COMMENTARY/ Brazil's foreign minister on Japan: 110 years and beyond

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COMMENTARY/ Brazil's foreign minister on Japan: 110 years and beyond

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COMMENTARY/ Brazil’s foreign minister on Japan: 110 years and beyond

Special to The Asahi Shimbun

July 23, 2018 at 13:35 JST

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Photo/IllutrationAloysio Nunes Ferreira, Brazilian minister of foreign affairs (Photo by Tsuyoshi Tamura)

On my recent trip to Asia, I had the pleasure of visiting Tokyo on May 17 and 18 to strengthen the global and strategic partnership between Brazil and Japan.

Our countries share common values regarding democracy, the rule of law, human rights, multilateralism and sustainable development. My conclusions from the fruitful consultations I held with Japanese ministers and business leaders over these two da ys can be summarized in one short message: there is an ocean of opportunities still untapped.

Japan is Brazil’s most traditional partner in Asia. Since the arrival 110 years ago of the first ship with Japanese immigrants, the Kasato Maru, generations of immigrants and their descendants have contributed to our country's growth.

Today, the world's largest Nikkei community lives in Brazil, and nearly 200,000 Japanese descendants have chosen Japan as their home. We are extremely honored to receive Princess Mako in Brazil for the celebrations of our human bonds.

Our historical relationship has produced important accomplishments in many key areas. Japan's cooperation to increase agricultural productivity in the Brazilian Cerrado contributed to positioning Brazil as a global leader in food exports. Bilateral flows of trade and investment demonstrate that Japan found in Brazil its main economic partner in South America. I believe, however, there is room to expand our partnership much further.

After two years of recession in 2015 and 2016, Brazil grew 1 percent in 2017. Prospects for 2018 estimate growth of 2.6 percent. (The projection was later revised down to 1.6 percent.)

President Temer's agenda for economic reform has led Brazil back to the track of sustained growth. As our economic recovery consolidates, Brazil has regained its attractiveness to investors. A report recently released by Ernst & Young indicates that our country now ranks second in the best destinations for investment. The positive prospects of the Brazilian economy reinforce trade and investment opportunities that can be channeled through bilateral coordination mechanisms our two governments put in place.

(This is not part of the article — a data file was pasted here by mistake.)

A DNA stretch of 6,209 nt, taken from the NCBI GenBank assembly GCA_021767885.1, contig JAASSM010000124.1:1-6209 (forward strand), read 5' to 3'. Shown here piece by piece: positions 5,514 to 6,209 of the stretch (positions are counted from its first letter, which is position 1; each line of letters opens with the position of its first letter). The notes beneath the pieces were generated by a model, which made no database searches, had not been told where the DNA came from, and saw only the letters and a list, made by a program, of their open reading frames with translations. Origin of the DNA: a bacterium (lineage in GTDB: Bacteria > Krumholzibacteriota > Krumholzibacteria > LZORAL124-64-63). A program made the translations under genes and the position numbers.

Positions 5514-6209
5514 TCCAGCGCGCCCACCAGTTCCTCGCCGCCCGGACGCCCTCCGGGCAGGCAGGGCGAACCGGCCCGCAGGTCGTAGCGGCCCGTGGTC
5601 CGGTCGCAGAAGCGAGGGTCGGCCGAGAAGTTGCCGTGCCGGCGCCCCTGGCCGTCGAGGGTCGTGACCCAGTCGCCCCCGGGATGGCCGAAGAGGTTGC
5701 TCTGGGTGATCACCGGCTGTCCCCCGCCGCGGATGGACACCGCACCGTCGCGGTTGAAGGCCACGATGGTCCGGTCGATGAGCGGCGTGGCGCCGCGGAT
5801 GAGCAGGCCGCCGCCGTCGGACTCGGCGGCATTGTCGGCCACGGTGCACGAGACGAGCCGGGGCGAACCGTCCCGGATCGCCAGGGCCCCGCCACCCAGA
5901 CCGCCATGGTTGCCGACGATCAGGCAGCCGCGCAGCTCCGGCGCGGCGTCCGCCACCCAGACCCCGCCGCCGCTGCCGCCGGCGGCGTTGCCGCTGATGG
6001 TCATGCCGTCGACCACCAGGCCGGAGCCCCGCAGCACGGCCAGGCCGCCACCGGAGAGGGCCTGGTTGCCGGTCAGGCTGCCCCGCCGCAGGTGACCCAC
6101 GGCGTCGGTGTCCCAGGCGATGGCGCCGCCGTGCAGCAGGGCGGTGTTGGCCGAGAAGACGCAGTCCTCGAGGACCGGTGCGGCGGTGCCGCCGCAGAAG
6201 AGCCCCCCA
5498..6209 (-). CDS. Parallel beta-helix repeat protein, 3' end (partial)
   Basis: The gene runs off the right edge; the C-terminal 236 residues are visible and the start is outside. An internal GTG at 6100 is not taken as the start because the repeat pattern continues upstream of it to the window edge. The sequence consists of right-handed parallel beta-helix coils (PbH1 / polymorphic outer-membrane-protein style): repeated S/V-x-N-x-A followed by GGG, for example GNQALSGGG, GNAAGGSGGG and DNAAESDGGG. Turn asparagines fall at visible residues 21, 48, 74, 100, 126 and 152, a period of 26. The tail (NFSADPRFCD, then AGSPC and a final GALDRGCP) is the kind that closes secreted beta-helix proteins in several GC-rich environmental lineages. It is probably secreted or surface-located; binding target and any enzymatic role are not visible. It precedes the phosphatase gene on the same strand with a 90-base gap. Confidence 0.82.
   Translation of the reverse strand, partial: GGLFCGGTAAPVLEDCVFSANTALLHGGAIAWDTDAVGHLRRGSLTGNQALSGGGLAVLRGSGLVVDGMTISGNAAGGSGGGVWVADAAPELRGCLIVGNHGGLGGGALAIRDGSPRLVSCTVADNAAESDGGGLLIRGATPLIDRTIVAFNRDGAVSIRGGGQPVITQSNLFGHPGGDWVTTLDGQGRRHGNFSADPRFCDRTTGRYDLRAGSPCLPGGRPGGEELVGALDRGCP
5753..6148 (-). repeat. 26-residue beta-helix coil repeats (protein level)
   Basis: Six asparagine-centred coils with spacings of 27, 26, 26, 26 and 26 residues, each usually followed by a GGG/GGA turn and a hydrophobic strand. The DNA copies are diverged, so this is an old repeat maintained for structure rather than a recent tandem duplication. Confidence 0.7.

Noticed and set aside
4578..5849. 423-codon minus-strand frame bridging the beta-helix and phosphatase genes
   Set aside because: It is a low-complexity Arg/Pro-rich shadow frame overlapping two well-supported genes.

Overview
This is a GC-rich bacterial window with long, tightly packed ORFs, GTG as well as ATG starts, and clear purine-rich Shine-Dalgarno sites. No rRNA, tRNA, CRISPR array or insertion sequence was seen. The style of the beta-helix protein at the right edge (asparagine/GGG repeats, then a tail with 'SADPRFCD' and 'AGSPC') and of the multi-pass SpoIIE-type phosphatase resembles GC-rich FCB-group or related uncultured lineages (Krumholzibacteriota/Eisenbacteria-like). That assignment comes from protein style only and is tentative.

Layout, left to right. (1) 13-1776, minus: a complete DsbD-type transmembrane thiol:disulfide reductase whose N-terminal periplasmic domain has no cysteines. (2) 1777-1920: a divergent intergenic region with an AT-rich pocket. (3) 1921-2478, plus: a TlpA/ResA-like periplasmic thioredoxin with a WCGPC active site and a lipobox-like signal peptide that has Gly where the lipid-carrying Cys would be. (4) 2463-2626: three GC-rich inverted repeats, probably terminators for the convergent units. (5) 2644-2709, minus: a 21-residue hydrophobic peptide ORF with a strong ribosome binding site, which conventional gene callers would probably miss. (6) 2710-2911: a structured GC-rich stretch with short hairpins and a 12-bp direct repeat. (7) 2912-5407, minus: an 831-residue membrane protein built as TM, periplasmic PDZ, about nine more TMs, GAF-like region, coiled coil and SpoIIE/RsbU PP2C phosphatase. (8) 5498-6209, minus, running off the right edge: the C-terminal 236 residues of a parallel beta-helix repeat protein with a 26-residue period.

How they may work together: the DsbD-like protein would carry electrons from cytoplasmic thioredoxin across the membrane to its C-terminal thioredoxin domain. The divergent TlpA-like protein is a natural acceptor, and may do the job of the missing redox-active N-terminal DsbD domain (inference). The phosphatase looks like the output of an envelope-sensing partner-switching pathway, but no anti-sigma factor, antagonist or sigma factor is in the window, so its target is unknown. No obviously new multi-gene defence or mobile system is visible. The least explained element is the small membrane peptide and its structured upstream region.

During President Temer's visit to Tokyo in 2016, Brazil and Japan signed a memorandum of cooperation for the promotion of investments in infrastructure aiming at ensuring the best possible environment for Japanese investments . Under the memorandum, both countries are working to scale up opportunities on key sectors such as water and sanitation, railways, information and communication technologies and energy.

Brazil and Japan also share the view that trade liberalization, rather than protectionism, is the best answer to encourage a more predictable environment for business, job creation, investments and technology innovation. As a Mercosur member, Brazil is engaged in negotiations to conclude important agreements with the European Union, Canada, the European Free Trade Association (EFTA), India, and others.

As of 2019, thanks to the network of bilateral agreements in which Mercosur participates, South America will become a de facto free trade area for goods. Next week, I will participate with my Mercosur foreign minister colleagues in the launch negotiations for a free trade agreement with South Korea. Brazil would warmly welcome Japan in an economic partnership with Mercosur.

Our hu man, political and economic bonds have transcended geography and history, and promise to pave the way for a future of even closer collaboration. I thank the government and the people of Japan for building together with Brazil the roads that will mutually benefit our societies.


This article was contributed by Aloysio Nunes Ferreira, Brazilian minister of foreign affairs.

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